Among the mutants that alter leaf development, a class of at least six genes, each defined by dominant mutant alleles, moves the position of the blade-sheath boundary in the leaf. This boundary is marked by the presence of the auricle and ligule. Mutants Kn1, Rs1, Lg3, Lg4, Hsf1 and Lxm1 all move the boundary out toward the tip of the blade, leading to the transformation of blade tissue to sheath tissue. No mutants have been observed that show the opposite polarity. Since Kn1's coding sequence contains a homeodomain (Hake in Wessler and Hake, 1990, The Plant Cell 2:495), fundamental regulatory levels are probably involved.
A Kn1-O homozygote in a background conditioning severe knotting and ectopic ligule formation around lateral veins was crossed to a Lxm1-O heterozygote. Lxm1-O is much like knotted, but it affects the midvein rather than the laterals, either because it only acts in very early plastochrons, or because it is midvein specific; its phenotype is retarded development around the midvein resulting in the sheath extending all the way to the tip of the leaf over the midvein. The progeny of this cross were all Kn1-O heterozygotes, but half were Lxm1-O double mutants and half were knotted only. Of the 15 plants examined, 7 were normally knotted and 8 appeared to be lax midvein only, with the knotted phenotype suppressed (Family 10960 plant 1 and plant 14 exemplify these two phenotypes in Fig. 1).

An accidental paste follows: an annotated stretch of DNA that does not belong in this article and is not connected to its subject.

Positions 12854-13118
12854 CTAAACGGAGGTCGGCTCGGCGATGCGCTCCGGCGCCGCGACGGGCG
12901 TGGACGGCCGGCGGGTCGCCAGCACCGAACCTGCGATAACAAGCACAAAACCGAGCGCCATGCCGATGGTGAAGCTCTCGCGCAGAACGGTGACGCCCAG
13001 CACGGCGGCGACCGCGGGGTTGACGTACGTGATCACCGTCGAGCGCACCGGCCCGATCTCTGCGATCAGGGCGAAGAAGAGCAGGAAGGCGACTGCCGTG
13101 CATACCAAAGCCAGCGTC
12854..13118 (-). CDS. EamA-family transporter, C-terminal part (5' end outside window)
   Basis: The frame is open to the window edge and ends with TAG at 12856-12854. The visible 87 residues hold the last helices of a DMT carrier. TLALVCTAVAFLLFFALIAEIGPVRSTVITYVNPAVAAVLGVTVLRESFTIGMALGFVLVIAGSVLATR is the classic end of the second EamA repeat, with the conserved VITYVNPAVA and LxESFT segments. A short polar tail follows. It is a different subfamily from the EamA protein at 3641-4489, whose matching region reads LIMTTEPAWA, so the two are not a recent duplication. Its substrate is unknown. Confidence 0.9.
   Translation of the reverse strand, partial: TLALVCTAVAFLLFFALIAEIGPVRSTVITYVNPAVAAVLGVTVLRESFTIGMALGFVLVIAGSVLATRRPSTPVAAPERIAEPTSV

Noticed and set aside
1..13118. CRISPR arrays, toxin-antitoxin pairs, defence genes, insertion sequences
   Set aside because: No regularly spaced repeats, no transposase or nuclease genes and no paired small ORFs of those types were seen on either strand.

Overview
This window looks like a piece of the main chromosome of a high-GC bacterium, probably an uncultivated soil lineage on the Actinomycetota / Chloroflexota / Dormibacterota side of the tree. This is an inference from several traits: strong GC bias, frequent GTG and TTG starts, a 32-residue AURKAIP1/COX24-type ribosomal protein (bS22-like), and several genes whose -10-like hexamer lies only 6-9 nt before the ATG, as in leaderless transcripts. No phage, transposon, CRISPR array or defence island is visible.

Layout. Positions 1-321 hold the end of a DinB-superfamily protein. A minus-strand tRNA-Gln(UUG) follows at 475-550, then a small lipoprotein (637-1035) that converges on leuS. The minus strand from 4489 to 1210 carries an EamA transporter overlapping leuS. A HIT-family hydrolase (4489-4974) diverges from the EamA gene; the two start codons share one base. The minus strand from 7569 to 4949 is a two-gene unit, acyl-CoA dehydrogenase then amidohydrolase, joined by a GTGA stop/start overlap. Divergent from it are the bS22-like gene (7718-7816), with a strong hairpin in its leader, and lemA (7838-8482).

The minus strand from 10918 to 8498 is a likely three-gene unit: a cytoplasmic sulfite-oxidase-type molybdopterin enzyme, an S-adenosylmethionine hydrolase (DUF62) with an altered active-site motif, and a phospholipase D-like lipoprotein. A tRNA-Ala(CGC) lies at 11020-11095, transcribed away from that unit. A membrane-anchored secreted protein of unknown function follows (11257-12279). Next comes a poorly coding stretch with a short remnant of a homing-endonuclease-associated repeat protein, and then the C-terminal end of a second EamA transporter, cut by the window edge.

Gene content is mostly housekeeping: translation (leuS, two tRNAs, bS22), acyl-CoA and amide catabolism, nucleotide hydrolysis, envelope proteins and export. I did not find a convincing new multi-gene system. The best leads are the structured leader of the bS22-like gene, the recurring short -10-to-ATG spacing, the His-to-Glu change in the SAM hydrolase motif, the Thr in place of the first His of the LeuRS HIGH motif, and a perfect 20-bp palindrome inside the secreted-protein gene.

There are two general ways this suppression could occur. Possibly, Lxm1
is an upstream regulator of Kn1 expression such that Lxm1
"turns off" Kn1 ectopic expression around lateral veins. A more
biological and much more fun explanation is possible. Both Kn1 and
Lxm1 mutants may be described as retarded (heterochronic) mutants
in that the proper stage transitions from more juvenile to more adult move
too slowly. Kn1 retards the developmental "schedule" around lateral
veins (Freeling and Hake, 1985, Genetics 111:617) at about plastochron
4 while Lxm1 retards the developmental schedule for development
controlled by the midvein. The suppression of Kn1 phenotype by Lxm1
is explained if the maturation of the midvein induces the laterals to begin
their developmentally important inductive events. In this way, Kn1
mutants normally encode cells in lateral veins that are "too young for
their ages," and--when they receive signals from the midvein that say "stop
dividing" or "switch to blade identity" they continue on as if deaf (incompetence).
However, if the midvein is also developmentally retarded, leaf development
returns to synchrony. Just an idea.
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